In Rich Gulf Arab States, Some Feel Shame Over Response to Refugees


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When Iraq invaded Kuwait in 1990, fellow Gulf states raced to shelter thousands of displaced Kuwaitis. Fast forward 25 years, and the homeless from Syria's nearby war have found scant refuge in the Arab world's richest states.

For critics of the Gulf's affluent monarchies the contrast is profoundly unflattering, especially as several are backers of the combatants in Syria's conflict, so must, they argue, shoulder a special responsibility for its consequences.

The wrenching image of a Syrian Kurdish refugee boy drowned on a Turkish beach has stoked debate in Europe. The official silence of Gulf Arab dynasties makes many Gulf citizens uneasy.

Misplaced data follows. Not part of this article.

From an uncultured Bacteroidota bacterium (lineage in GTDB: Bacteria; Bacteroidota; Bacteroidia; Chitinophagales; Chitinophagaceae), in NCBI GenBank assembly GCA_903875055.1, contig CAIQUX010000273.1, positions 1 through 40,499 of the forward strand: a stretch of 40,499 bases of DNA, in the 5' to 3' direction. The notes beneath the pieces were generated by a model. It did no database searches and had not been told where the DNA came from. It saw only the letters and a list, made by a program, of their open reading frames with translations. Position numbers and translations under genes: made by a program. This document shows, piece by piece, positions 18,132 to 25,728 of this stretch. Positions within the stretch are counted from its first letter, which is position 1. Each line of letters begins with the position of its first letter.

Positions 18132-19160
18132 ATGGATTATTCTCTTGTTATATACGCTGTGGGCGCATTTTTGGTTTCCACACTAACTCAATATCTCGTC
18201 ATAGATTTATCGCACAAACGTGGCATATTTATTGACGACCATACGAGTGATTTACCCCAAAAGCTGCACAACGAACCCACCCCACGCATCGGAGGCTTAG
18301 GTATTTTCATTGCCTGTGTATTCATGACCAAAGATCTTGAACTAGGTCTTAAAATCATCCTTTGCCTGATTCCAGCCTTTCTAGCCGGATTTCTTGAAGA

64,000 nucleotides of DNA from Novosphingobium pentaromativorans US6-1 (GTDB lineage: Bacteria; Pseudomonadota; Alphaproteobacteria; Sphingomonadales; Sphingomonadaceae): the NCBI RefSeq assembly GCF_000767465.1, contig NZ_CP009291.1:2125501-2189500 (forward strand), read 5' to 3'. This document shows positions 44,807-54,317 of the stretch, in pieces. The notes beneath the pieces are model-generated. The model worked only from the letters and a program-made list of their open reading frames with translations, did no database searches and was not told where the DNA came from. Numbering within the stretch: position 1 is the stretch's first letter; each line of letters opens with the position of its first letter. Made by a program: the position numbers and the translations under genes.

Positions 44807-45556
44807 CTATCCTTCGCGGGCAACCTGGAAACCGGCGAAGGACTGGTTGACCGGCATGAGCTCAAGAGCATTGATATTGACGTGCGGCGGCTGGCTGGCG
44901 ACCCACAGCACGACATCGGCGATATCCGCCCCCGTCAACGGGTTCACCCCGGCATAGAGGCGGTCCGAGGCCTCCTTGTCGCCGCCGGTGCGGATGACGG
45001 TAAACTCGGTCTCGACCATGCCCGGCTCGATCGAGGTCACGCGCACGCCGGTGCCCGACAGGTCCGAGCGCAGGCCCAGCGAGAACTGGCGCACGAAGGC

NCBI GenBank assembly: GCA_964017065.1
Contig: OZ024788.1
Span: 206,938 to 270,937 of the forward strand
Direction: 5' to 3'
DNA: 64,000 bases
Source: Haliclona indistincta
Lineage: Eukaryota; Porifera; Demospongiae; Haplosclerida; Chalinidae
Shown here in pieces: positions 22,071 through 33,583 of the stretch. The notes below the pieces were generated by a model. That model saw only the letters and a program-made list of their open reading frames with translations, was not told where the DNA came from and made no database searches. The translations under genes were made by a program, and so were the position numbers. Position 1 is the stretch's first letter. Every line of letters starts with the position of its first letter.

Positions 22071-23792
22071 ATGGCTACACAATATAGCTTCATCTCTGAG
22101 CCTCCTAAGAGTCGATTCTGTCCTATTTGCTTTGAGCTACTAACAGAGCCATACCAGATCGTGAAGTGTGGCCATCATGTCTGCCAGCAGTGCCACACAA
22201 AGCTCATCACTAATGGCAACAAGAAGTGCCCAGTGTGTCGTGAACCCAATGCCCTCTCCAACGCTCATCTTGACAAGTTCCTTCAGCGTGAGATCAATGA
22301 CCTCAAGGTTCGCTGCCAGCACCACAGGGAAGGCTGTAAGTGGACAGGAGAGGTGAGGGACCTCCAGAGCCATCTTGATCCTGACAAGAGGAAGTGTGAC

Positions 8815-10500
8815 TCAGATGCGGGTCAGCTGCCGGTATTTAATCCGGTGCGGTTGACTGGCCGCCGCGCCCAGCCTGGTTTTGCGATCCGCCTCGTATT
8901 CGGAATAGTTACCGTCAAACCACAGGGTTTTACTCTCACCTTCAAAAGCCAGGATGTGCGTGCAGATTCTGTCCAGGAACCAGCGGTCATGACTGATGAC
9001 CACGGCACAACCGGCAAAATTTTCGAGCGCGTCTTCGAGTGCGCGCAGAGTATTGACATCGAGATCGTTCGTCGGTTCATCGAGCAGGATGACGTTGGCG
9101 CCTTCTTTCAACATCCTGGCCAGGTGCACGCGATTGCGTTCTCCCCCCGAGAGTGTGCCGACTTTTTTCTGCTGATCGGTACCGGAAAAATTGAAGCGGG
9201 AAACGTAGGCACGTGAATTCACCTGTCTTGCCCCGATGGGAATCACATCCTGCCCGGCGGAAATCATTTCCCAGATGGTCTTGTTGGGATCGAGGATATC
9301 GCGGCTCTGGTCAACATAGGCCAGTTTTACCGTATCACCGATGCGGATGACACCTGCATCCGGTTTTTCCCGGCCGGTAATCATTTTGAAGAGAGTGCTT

Paintings and cartoons of the young boy's death crowded Arab social media, one depicting little Aylan Kurdi's corpse laid out before an open grave with inert figures in traditional Gulf Arab cloaks and robes holding shovels.

Another showed the three-year old's head slumped toward a tombstone marked "the Arab conscience".

Sara Hashash of rights group Amnesty International called the Gulf Arab states' behaviour "utterly shameful" and criticised Qatar, Kuwait, Bahrain, Saudi Arabia and the United Arab Emirates for officially taking in zero refugees.

Turkey hosts almost 2 million, tiny Lebanon over a million and other restive and poor neighbours hundreds of thousands.

The Gulf states' supporters say the numbers involved in Syria's crisis are vastly larger than in Kuwait's case. They point to the funding Gulf states have given to aid efforts in countries neighbouring Syria.

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